Google spent years studying successful teams and discovered insights that could forever change how teams are assembled.
Over the years, Google has embarked on countless quests, collected endless amounts of data and spent millions trying to better understand its people. One of their most interesting initiatives, Project Aristotle, gathered several of Google's best and brightest to help the organization codify the secrets to team effectiveness.
Specifically, Google wanted to know why some teams excelled while others fell behind.
Before this study, like many other organizations, Google Execs believed that building the best teams meant compiling the best people. It makes sense. The best engineer plus an MBA, throw in a Ph.D. and there you have it. The perfect team, right? In the words of Julia Rozovsky, Google's people analytics manager, "We were dead wrong."
Selected to lead the efforts was Abeer Dubey, Google's Director of People Analytics (HR). Eager to find the perfect mixture of skills, backgrounds, and traits to engineer super-teams, Dubey recruited statisticians, organizational psychologists, sociologists, engineers, and researchers to help him solve the riddle. Included in this all-star lineup was Rozovsky.
Fast forward two years later and Project Aristotle managed to study 180 Google teams, conduct 200+ interviews, and analyze over 250 different team attributes. Unfortunately, though, there was still no clear pattern of characteristics that could be plugged into a dream-team generating algorithm.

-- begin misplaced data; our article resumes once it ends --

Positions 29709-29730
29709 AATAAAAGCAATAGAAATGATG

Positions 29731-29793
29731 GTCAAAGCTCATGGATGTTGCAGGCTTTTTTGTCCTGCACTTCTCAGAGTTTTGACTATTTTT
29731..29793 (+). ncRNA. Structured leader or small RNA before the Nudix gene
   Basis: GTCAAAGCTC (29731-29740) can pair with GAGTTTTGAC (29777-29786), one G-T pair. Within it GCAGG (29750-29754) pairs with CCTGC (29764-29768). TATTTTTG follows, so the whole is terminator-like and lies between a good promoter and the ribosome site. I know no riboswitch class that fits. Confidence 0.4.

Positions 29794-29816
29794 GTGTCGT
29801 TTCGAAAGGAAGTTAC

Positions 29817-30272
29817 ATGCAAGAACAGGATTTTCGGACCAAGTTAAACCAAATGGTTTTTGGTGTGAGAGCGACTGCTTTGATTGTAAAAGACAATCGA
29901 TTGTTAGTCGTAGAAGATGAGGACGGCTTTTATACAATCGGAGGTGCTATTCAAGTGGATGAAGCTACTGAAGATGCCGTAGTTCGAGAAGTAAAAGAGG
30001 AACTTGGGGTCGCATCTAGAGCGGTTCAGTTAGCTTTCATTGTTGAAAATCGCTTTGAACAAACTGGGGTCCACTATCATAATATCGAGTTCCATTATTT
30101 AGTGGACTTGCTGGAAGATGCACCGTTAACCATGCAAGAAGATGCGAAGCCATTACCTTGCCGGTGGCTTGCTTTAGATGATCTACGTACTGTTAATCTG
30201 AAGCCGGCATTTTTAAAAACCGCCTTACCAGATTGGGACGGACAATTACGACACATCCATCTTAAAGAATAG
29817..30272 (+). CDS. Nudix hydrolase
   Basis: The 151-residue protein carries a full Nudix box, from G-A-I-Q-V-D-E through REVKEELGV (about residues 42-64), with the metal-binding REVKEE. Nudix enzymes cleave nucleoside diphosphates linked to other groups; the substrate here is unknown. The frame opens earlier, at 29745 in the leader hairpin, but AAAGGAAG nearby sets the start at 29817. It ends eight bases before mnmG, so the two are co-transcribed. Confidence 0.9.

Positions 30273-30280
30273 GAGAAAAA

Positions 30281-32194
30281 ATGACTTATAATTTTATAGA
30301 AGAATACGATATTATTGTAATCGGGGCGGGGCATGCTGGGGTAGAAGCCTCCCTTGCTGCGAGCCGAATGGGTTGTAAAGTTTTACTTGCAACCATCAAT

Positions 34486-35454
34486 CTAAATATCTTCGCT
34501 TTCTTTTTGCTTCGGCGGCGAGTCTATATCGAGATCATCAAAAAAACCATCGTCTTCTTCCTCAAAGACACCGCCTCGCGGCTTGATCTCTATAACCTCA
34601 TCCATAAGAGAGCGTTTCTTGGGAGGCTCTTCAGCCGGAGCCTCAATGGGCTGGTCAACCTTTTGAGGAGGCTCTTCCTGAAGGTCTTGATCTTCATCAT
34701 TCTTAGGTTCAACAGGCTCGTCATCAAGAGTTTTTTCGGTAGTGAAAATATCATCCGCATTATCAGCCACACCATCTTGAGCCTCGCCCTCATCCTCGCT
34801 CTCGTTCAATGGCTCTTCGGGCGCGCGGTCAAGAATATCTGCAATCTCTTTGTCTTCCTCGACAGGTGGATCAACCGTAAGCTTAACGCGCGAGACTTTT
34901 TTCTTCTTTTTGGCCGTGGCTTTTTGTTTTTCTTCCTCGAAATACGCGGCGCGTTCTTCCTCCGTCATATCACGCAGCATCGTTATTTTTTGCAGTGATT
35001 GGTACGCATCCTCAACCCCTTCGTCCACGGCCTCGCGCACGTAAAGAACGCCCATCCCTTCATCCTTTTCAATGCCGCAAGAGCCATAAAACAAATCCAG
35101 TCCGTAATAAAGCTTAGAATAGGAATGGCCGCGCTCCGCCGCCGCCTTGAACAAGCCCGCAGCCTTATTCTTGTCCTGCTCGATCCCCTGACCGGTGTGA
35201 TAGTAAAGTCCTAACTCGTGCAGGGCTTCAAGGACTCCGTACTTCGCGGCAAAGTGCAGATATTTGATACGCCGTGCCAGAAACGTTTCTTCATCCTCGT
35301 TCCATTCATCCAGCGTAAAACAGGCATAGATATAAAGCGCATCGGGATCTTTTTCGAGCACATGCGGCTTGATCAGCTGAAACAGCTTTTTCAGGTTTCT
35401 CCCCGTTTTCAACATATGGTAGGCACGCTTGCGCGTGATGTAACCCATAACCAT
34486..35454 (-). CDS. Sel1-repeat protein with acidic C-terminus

In a New York Times article, it wasn't until Google started considering some intangibles that things began to fall into place.
"As they struggled to figure out what made a team successful, Rozovsky and her colleagues kept coming across research by psychologists and sociologists that focused on what are known as "group norms" - the traditions, behavioral standards and unwritten rules that govern how teams functions when they gather... Norms can be unspoken or openly acknowledged, but their influence is often profound."
With a new lens and some added direction from a research study on collective intelligence (abilities that emerge out of collaboration) by a group of psychologists from Carnegie Mellon, M.I.T. and Union College, Project Aristotle's researchers went back to the drawing board to comb their data for any unspoken customs. Specifically, any team behaviors that magnified the collective intelligence of the group.
Through Google's Re:Work website, a resource that shares Google's research, ideas, and practices on people operations, Rozovsky outlined the five key characteristics of enhanced teams.
Dependability. Team members get things done on time and meet expectations.
Structure and clarity. High performing teams have clear goals, plan and have well-defined roles within the group.
Meaning. The work has personal significance to each member.
Impact. The group believes their work is purposeful and positively impacts the greater good.
Yes, that's four, not five. The last one stood out from the rest: psychological safety.
We've all been in meetings and, due to the fear of seeming incompetent, have held back questions and neglected to share ideas. I get it. I've been there. It's unnerving to feel like you're in an environment where everything you do or say is under a microscope.
For a second, imagine a different setting. A situation in which everyone is safe to take risks, voice their opinions, and ask judgment-free questions. A culture where managers provide air cover and create safe zones where employees can let down their guard. That's psychological safety.
I know, not the quantitative data that you were hoping for. However, Google found that teams with psychologically safe environments had employees who were less likely to leave, more likely to harness the power of diversity, and ultimately, who were more successful.
Engineering the perfect team is more subjective than we would like, nevertheless, focusing on these five components increases the likelihood that you'll build a dream-team. Through their research, Google made the ancient Greek philosopher Aristotle proud by proving, "The whole can be greater than the sum of its parts."